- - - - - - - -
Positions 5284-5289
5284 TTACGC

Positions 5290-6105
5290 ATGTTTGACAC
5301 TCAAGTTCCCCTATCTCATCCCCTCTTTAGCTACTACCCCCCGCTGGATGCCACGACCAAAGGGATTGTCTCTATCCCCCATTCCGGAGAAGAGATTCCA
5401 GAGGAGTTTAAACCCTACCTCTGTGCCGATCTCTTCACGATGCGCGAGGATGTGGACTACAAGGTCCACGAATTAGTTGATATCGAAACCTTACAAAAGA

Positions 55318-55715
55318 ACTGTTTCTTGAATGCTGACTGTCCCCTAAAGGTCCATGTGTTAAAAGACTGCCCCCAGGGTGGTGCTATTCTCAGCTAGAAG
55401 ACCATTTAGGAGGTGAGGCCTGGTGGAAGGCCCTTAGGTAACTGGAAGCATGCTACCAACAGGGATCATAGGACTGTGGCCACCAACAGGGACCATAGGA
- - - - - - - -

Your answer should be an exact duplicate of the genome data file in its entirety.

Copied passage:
Positions 5284-5289
5284 TTACGC

Positions 5290-6105
5290 ATGTTTGACAC
5301 TCAAGTTCCCCTATCTCATCCCCTCTTTAGCTACTACCCCCCGCTGGATGCCACGACCAAAGGGATTGTCTCTATCCCCCATTCCGGAGAAGAGATTCCA
5401 GAGGAGTTTAAACCCTACCTCTGTGCCGATCTCTTCACGATGCGCGAGGATGTGGACTACAAGGTCCACGAATTAGTTGATATCGAAACCTTACAAAAGA

Positions 55318-55715
55318 ACTGTTTCTTGAATGCTGACTGTCCCCTAAAGGTCCATGTGTTAAAAGACTGCCCCCAGGGTGGTGCTATTCTCAGCTAGAAG
55401 ACCATTTAGGAGGTGAGGCCTGGTGGAAGGCCCTTAGGTAACTGGAAGCATGCTACCAACAGGGATCATAGGACTGTGGCCACCAACAGGGACCATAGGA